"Did you learn or do something interesting yesterday?" was one of the questions U.S. analytics and advisory company Gallup asked more than 154,000 people in more than 145 countries to track the feelings and emotions of different nations in 2018.
For many, it came as no surprise that the people of Iran ranked fifth among the most-stressed countries in 2018, ahead of Albania, Tanzania, Philippines, and Greece, respectively.
Iran is in the grips of a serious economic crisis, with very high inflation and unemployment. The people are also under the pressure of social restrictions, with a strict dress code and lack of freedoms in general.
Americans were shocked to find themselves in the seventh position, ranking just after Iran and Sri Lanka.
According to the results, "More Americans were stressed, angry, and worried last year than they have been at most points during the past decade."
When Gallup asked people about how they felt the previous day, a majority of Americans (55 percent) in 2018 said they had experienced stress "a lot.”
However, the news isn’t all bad for Americans since the report also shows that in 2018 they generally had more positive experiences than the rest of the world.
Americans managed to stay out of the top 10 "angry" nations in 2018, while Iranians ranked third after Iraq and Armenia, followed by Palestinian Territories, Morocco, Turkey, Niger, Chad, Libya, and Pakistan.
Gallup has been filing the report on global anger and stress since 2015, and Iran has always been in the top 10 countries of the list.
As expected, 49 percent of people around the world admitted they did not learn anything appealing in the day before.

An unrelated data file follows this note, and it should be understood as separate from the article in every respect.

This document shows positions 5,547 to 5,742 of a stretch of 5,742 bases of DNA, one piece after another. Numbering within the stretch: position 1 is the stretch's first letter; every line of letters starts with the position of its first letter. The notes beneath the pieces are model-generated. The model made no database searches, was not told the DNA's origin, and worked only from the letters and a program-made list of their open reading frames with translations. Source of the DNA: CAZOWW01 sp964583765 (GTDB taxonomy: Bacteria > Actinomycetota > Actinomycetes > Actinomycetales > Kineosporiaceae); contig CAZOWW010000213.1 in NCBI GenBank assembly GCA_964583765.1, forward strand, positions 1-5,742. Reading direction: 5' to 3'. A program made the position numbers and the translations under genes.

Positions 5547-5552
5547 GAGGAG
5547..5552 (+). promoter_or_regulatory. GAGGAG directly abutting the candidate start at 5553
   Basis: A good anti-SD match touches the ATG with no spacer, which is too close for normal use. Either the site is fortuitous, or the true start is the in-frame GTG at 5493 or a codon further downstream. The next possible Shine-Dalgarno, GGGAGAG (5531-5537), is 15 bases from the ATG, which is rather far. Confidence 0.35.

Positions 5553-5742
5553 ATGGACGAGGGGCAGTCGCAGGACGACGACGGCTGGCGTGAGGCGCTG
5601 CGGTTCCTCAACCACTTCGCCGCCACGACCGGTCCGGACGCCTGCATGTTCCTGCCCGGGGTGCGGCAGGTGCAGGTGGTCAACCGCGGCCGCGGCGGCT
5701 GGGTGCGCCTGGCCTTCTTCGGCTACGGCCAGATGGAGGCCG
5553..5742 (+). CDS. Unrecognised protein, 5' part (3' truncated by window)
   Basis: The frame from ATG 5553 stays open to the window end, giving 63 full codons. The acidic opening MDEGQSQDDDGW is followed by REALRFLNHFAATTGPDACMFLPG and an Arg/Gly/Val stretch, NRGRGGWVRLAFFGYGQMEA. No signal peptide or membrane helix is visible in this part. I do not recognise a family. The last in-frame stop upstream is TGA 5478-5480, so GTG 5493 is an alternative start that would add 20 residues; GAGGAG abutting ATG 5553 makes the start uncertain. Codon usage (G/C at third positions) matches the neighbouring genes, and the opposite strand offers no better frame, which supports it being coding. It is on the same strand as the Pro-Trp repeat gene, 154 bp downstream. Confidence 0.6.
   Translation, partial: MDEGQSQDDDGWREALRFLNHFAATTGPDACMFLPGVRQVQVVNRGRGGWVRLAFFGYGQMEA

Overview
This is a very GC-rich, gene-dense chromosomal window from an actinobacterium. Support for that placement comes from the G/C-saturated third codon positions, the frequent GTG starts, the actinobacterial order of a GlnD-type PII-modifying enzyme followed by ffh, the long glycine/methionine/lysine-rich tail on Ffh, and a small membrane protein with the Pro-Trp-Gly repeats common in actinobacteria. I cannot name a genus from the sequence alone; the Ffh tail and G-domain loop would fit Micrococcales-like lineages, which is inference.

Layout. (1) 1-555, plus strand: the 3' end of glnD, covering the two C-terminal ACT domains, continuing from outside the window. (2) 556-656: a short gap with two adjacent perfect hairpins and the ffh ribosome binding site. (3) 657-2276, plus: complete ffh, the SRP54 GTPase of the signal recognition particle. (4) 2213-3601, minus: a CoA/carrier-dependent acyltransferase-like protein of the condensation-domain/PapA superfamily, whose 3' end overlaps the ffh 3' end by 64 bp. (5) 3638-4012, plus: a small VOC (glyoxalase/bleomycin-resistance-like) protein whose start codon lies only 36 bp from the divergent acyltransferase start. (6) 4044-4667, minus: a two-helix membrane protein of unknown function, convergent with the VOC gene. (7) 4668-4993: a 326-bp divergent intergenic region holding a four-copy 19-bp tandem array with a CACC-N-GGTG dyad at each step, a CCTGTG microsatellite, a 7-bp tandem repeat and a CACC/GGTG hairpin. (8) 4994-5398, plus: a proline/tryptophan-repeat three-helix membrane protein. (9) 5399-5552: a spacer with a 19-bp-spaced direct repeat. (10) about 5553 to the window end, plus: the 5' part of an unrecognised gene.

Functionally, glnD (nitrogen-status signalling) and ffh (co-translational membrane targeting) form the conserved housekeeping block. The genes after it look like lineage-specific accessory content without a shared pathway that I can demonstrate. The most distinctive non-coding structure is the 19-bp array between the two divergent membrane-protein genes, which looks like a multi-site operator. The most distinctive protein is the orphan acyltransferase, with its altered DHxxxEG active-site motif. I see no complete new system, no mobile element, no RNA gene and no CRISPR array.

Concerning "positive experiences" the previous day, nine out of 10 were from the Americas. With 85 points, Paraguay and Panama ranked first, while Afghanistan garnered only 43 points at the bottom of the table, five points less than Iran.
Iran also managed to keep its spot among the top five countries with the most "negative experiences." Only people in Chad, Niger, Sierra Leone, and Iraq had more "negative experiences" than Iranians.
In Chad, a North African nation officially considered the country with the most negative emotions in 2018, more than seven out of 10 maintained they had "trouble paying for food" at some point in the previous year, and 61 percent experienced "physical pain."
Nonetheless, Chad’s stress levels still stood at lower levels than that of the United States, with 51 percent of those polled experiencing feelings of high stress the previous day.
Out of 13 nations with the most negative experiences, 10 are located in sub-Saharan Africa.
Based on the new report, at least 70 percent of people worldwide experienced a lot of enjoyment, smiled or laughed a lot, felt well rested, and felt treated with respect the day before.
Gallup insists that while standard metrics and logistic models can only estimate how people are living their lives, the data in the report tracks this information directly from the people who are living them. The report, in its fourth year, offers leaders insights into the health of societies that they cannot gather from economic measures alone.
Gallup has admitted the overall trend has not been promising since "the world took a negative turn in 2017, with global levels of stress, worry, sadness, and pain hitting new highs."
Read the full Gallup 2019 Global Emotions Report.